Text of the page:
What Happens in Macau...Doesn't Have to Stay There

04/26/2013 7:00 am EST

Focus: GLOBAL

Benjamin Shepherd

Analyst, Breakthrough Tech Profits, Global Income Edge and Personal Finance

This company is changing the face of gambling in China's own larger-than-life version of Las Vegas, says Benjamin Shepherd of Personal Finance.

The Chinese may have only recently developed a taste for beer, but over the millennia they’ve demonstrated an affinity for gambling.

Given the Chinese love for games of chance, the country’s special administrative region of Macau has become a gambling mecca seven times the size of Las Vegas. Over the past five years, the Chinese gambling industry has grown by better than 30% annually.

And the largest casino operator in the region, SJM Holdings (Hong Kong: 0880), owns 20 of the 35 casinos in Macau.

Gambling in China is a radically different experience compared to Las Vegas. Chinese gamers typically visit casinos, spend their money, and then go home, with most casinos not offering accommodations, restaurants, or floor shows.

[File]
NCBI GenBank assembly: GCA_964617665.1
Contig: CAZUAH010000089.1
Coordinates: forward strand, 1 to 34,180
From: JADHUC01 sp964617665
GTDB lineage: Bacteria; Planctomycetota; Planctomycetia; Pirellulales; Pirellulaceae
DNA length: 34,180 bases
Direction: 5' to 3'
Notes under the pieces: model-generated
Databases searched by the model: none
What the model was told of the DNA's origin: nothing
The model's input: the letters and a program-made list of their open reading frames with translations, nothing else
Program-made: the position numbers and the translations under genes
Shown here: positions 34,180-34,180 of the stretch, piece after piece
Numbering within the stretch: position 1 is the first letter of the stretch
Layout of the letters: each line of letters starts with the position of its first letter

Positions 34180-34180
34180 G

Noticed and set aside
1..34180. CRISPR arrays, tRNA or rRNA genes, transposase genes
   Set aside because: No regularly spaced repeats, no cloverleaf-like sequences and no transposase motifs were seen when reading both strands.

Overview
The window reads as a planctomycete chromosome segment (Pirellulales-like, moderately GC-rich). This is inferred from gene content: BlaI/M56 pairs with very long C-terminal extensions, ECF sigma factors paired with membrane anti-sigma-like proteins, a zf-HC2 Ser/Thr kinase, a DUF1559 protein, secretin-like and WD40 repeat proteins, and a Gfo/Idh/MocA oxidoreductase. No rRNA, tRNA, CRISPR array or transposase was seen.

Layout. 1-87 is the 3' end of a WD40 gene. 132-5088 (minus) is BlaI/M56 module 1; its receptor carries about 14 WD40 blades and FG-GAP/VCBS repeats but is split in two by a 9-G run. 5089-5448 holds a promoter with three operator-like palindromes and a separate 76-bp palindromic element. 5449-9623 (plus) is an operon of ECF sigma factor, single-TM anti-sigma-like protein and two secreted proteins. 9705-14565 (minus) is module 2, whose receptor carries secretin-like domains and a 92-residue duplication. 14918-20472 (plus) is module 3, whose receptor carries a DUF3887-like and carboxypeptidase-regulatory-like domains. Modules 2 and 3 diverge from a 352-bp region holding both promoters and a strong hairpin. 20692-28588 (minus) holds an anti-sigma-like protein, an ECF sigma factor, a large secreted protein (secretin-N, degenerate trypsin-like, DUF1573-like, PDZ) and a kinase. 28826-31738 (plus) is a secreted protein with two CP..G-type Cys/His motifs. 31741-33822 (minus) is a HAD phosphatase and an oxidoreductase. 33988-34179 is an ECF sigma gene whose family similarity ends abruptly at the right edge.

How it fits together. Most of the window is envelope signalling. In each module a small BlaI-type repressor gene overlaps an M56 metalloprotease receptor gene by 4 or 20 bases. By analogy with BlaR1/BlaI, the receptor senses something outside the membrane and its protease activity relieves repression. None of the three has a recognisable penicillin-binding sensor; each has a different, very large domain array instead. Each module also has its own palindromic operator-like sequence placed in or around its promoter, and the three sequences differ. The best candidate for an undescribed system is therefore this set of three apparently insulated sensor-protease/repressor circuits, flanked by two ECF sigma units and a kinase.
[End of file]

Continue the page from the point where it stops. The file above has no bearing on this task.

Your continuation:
SJM Holdings has worked to change all that. The company was awarded a land grant in October, allowing it to develop one of Macau’s only casino-resorts, and to create a venue that would be familiar to any Las Vegas gambler.

While it has yet to receive final approvals to begin construction, the company’s new resort will cater to Chinese gamblers travelling with their families, and aims to keep all of their yuan spending under one roof.

The company will also benefit from a new ferry terminal slated to open soon in the region, and new high-speed railroads that will reduce travel times between mainland China and Macau. A 30-mile long bridge slated to open in 2015 will provide a direct connection between Macau and Hong Kong.

Macau’s casino revenues are forecast to rise by about 15% in 2013, rivaling the expected 12% growth forecast for Las Vegas. Despite the weak Chinese economy, SLM’s 2012 net profit reached HK$6.75 billion ($870 million), a year-over-year increase of 27%.

As the Chinese economy continues to firm up, the company’s revenues should grow by at least 20% over the next few years, particularly once its new venue opens and tourist connections become more efficient. SJM Holdings is a buy.

Subscribe to Personal Finance here...

Related Articles:

MGM Wins Its Bet on Macau

How to Profit from China's Slowdown

A Flurry of Special Dividends

Related Articles on GLOBAL